Comparative Efficacy of Neuraxial and General Anesthesia for Hip Fracture Surgery

A Meta-analysis of Randomized Clinical Trials

Xinxun Zheng; Yuming Tan; Yuan Gao; Zhiheng Liu

Disclosures

BMC Anesthesiol. 2020;20(162) 

In This Article

Abstract and Introduction

Abstract

Background: The choice of anesthesia technique remains debatable in patients undergoing surgical repair of hip fracture. This meta-analysis was performed to compare the effect of neuraxial (epidural/spinal) versus general anesthesia on perioperative outcomes in patients undergoing hip fracture surgery.

Methods: Medline, Cochrane Library, Science-Direct, and EMBASE databases were searched to identify eligible studies focused on the comparison between neuraxial and general anesthesia in hip fracture patients between January 2000 and May 2019. Perioperative outcomes were extracted for systemic analysis. Sensitivity analyses were conducted using a Bonferroni correction and the leave-one-out method. The evidence quality for each outcome was evaluated by the Grading of Recommendations Assessment, Development and Evaluation (GRADE) system.

Results: Nine randomized controlled trials (RCTs) including 1084 patients fulfilled our selection criteria. The outcomes for the meta-analysis showed that there were no significant differences in the 30-day mortality (OR = 1.34, 95% CI 0.56, 3.21; P = 0.51), length of stay (MD = − 0.65, 95% CI -0.32, 0.02; P = 0.06), and the prevalence of delirium (OR = 1.05, 95% CI 0.27, 4.00; P = 0.95), acute myocardial infarction (OR = 0.88, 95% CI 0.17, 4.65; P = 0.88), deep venous thrombosis (OR = 0.48, 95% CI 0.09, 2.72; P = 0.41), and pneumonia (OR = 1.04, 95% CI 0.23, 4.61; P = 0.96) for neuraxial anesthesia compared to general anesthesia, and there was a significant difference in blood loss between the two groups (MD = − 137.8, 95% CI -241.49, − 34.12; p = 0.009). However, after applying the Bonferroni correction for multiple testing, all the adjusted p-values were above the significant threshold of 0.05. The evidence quality for each outcome evaluated by the GRADE system was low.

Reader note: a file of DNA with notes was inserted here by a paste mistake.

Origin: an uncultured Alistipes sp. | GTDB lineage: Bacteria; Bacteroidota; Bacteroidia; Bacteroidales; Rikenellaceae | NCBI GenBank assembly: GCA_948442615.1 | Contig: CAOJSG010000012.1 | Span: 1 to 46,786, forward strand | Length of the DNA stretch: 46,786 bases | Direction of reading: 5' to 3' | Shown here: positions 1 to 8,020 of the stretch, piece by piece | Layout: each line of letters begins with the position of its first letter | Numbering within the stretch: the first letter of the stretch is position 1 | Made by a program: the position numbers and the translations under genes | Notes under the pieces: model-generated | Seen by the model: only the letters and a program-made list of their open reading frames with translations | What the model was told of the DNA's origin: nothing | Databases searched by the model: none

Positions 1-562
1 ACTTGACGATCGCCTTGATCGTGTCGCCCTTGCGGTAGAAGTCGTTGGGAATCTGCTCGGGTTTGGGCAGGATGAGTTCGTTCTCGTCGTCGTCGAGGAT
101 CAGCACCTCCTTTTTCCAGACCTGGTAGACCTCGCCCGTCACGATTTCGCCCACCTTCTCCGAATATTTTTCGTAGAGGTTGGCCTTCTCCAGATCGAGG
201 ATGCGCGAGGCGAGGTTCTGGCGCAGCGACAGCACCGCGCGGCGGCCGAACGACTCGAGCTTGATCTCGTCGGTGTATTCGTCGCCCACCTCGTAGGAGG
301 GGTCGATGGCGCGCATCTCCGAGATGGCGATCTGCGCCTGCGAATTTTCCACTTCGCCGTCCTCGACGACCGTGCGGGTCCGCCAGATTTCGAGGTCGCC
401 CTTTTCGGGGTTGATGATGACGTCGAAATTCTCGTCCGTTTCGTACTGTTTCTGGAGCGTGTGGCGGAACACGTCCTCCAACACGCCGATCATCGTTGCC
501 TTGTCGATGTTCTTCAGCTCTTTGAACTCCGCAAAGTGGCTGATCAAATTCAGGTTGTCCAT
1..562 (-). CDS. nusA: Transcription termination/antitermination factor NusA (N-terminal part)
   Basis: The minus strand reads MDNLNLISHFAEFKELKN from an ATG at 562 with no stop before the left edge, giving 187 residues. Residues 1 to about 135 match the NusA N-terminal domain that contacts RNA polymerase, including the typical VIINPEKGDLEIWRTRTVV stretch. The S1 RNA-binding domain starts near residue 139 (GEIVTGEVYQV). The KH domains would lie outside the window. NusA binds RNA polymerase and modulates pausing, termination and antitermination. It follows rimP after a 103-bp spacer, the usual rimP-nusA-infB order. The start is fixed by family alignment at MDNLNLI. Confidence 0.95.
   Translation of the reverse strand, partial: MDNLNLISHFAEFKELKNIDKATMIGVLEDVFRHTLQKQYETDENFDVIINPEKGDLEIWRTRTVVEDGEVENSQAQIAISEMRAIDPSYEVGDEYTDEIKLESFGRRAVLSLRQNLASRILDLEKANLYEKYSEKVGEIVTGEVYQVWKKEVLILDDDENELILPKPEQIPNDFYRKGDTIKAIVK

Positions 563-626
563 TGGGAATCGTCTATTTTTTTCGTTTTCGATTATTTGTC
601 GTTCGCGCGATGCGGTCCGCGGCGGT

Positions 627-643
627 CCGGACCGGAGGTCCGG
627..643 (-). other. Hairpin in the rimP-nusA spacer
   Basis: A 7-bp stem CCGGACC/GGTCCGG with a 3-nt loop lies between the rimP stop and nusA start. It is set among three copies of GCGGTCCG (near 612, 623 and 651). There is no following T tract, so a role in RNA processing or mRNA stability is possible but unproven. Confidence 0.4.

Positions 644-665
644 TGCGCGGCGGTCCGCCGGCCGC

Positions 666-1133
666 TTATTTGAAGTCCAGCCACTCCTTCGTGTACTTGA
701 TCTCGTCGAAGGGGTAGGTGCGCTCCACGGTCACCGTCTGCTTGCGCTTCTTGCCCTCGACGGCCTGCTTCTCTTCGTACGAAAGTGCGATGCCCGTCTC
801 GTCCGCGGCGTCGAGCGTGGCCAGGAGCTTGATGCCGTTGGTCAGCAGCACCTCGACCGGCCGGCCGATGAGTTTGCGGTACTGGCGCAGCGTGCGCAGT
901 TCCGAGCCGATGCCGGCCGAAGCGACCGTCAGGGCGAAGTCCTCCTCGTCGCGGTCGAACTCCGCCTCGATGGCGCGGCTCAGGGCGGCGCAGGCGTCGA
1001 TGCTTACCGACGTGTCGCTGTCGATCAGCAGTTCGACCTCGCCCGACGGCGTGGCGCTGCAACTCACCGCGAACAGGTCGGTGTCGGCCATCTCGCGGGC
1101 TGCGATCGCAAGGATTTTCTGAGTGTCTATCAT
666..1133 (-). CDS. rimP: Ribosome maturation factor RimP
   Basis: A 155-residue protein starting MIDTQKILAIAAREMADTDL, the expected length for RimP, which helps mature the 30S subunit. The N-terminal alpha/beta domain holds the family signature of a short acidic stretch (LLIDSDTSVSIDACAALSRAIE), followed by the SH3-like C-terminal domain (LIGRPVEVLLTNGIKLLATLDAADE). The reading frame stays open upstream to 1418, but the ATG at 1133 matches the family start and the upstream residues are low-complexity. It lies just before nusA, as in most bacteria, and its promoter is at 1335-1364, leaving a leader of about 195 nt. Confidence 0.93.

Conclusions: In summary, our present study demonstrated that there might be a difference in blood loss between patients receiving neuraxial and general anaesthesia, however, this analysis was not robust to adjustment for multiple testing and therefore at high risk for a type I error. Due to small sample size and enormous inconsistency in the choice of outcome measures, more high-quality studies with large sample size are needed to clarify this issue.

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